Is the number of available but jobless workers in the United States shrinking to the point that employers may be forced to grant inflationary wage increases to attract new employees or keep the ones they have?
Federal Reserve Chairman Alan Greenspan began raising that question about two years ago, and last week he cited the continued decline in the number of available workers as a key reason the Fed is likely to raise short-term interest rates at a policymaking session next week.
"Should labor markets continue to tighten, significant increases in wages, in excess of productivity growth, will inevitably emerge, absent the unlikely repeal of the law of supply and demand," Greenspan told Congress.
Greenspan defines what he calls "the ever-shrinking pool of available labor" as the combination of two sets of would-be workers.
The first comprises the officially unemployed -- people who don't have a job but actively looked for work in the four-week period prior to the Labor Department's monthly survey of 50,000 U.S. households. There were 5.5 million people in that category last month, resulting in a national unemployment rate of 4.2 percent -- close to a three-decade low.
The second group -- at 5.3 million, almost as large as the first -- includes people who weren't looking for a job in the previous month but did so sometime in the prior 12 months, and said they both want one and are available to work.
Over the past five years, this combined pool of available but jobless workers has declined by 28 percent, from 16.5 million in January 1994 to 10.8 million last month. But even so, Greenspan acknowledged last week that "labor-market tightness has not, as yet, put the current [economic] expansion at risk" by generating inflationary wage increases.
Economists and policymakers have suggested a variety of reasons that the shrinking pool of available workers hasn't triggered the sort of upward spiral in wages that it usually did in the past. At the head of the list is the increasingly competitive nature of the U.S. economy, which has caused most business executives to conclude that they can't raise the prices of the goods and services they sell -- or at least not by very much -- without losing market share and profits to their rivals.
So in an effort to keep profits from declining, firms have found ways to boost the productivity of their workers and thereby keep costs under control -- for example, by investing in labor-saving technology.
"If you think you can't raise prices no matter what, you substitute capital for labor" in many different ways, Fed Vice Chairman Alice Rivlin said in an interview. "I think that is what has happened. . . . You know, all the people are trained to think this way in their MBA classes. Now they can do it."
In a sense, Rivlin said, the shortage of labor has caused managers to take the necessary steps to increase productivity, and as the shortage has gotten worse, the search for productivity-enhancing actions has become even more intense.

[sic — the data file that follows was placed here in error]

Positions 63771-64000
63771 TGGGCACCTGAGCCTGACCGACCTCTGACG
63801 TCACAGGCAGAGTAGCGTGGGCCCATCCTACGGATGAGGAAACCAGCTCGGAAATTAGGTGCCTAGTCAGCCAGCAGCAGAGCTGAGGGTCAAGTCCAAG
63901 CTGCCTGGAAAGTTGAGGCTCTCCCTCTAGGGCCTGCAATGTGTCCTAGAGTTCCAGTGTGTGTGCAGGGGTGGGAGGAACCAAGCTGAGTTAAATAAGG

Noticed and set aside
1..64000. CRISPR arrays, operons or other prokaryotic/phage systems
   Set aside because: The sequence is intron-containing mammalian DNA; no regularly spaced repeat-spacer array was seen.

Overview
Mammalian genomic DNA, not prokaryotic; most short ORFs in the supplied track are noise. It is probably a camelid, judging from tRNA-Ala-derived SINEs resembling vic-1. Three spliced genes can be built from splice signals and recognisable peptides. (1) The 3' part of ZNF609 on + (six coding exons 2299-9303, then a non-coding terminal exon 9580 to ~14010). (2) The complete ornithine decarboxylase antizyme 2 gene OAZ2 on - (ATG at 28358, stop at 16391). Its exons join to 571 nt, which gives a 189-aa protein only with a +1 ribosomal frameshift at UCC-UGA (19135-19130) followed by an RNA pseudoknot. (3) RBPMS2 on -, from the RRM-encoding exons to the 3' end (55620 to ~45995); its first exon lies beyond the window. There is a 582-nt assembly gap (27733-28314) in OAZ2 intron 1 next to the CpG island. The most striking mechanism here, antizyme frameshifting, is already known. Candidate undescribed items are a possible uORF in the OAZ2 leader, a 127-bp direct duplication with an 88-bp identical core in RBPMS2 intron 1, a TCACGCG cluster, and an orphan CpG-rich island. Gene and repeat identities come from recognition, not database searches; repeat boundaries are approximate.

Another big reason employers haven't raised wages as much as they would have in the past is that with the strong demand for labor, people who were outside the pool of available unemployed workers, as Greenspan has defined it, have jumped in.
The need for workers has forced many firms to relax some of their hiring standards, such as for education levels or specific skills, and to relax their work schedules. Advertising "mother's hours" has become a staple of firms looking for help, particularly part-timers.
As a result, some people who were not looking for work because they thought no one would hire them have found that jobs, in fact, are open to them.
At the same time, there are always people who aren't in the labor force and have a change in circumstances. For example, a full-time student graduates, looks for work and becomes part of the labor force.
All this churning has helped the growth of the labor force. From May 1995 to May 1996, when employment grew about 2.5 percent, the labor force expanded 1.8 percent. That growth in the labor force wasn't enough to keep the labor pool from shrinking, but it was far above the roughly 1 percent increase that would have been in line with the growth of the working-age population.
Both the share of the working-age population in the labor force -- that is, people who either have a job or are officially unemployed -- and the share of that population that has a job, hit record highs earlier this year.
On the other hand, last month 7.7 percent of the people of working age who were not in the labor force nevertheless said they wanted a job. Five years earlier, that figure was just over 11 percent.
Labor markets are definitely getting tighter, though not rapidly. Last month's 4.2 percent unemployment rate was only two-tenths of a percentage point lower than it was in May 1998.
Productivity gains have been so strong over the past year that the economy has managed to grow around 4 percent with a relatively modest increase in employment. In fact, total employment has increased over the last year only slightly faster than the size of the labor force.
That suggests that Greenspan's goal of keeping the labor markets from getting any tighter may not be all that hard to achieve.